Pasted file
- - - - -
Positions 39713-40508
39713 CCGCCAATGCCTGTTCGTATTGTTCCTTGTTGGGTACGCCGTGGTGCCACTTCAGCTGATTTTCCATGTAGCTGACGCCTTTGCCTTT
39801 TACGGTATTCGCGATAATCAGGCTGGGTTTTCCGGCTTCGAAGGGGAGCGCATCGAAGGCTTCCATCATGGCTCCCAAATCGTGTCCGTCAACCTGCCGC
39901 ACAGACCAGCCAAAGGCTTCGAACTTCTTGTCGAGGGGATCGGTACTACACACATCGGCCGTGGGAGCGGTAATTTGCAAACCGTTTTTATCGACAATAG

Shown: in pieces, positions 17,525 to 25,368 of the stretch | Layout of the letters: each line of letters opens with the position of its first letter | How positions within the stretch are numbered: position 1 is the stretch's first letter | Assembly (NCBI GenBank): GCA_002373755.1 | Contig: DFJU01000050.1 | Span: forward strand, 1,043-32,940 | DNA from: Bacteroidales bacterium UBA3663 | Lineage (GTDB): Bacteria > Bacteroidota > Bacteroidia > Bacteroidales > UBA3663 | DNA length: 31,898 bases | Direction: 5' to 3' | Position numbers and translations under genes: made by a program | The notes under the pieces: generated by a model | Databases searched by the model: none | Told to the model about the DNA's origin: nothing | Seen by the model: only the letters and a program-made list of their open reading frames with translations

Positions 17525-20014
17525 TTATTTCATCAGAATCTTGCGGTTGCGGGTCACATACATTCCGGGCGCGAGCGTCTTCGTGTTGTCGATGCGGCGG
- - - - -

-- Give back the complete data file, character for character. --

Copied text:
Positions 39713-40508
39713 CCGCCAATGCCTGTTCGTATTGTTCCTTGTTGGGTACGCCGTGGTGCCACTTCAGCTGATTTTCCATGTAGCTGACGCCTTTGCCTTT
39801 TACGGTATTCGCGATAATCAGGCTGGGTTTTCCGGCTTCGAAGGGGAGCGCATCGAAGGCTTCCATCATGGCTCCCAAATCGTGTCCGTCAACCTGCCGC
39901 ACAGACCAGCCAAAGGCTTCGAACTTCTTGTCGAGGGGATCGGTACTACACACATCGGCCGTGGGAGCGGTAATTTGCAAACCGTTTTTATCGACAATAG

Shown: in pieces, positions 17,525 to 25,368 of the stretch | Layout of the letters: each line of letters opens with the position of its first letter | How positions within the stretch are numbered: position 1 is the stretch's first letter | Assembly (NCBI GenBank): GCA_002373755.1 | Contig: DFJU01000050.1 | Span: forward strand, 1,043-32,940 | DNA from: Bacteroidales bacterium UBA3663 | Lineage (GTDB): Bacteria > Bacteroidota > Bacteroidia > Bacteroidales > UBA3663 | DNA length: 31,898 bases | Direction: 5' to 3' | Position numbers and translations under genes: made by a program | The notes under the pieces: generated by a model | Databases searched by the model: none | Told to the model about the DNA's origin: nothing | Seen by the model: only the letters and a program-made list of their open reading frames with translations

Positions 17525-20014
17525 TTATTTCATCAGAATCTTGCGGTTGCGGGTCACATACATTCCGGGCGCGAGCGTCTTCGTGTTGTCGATGCGGCGG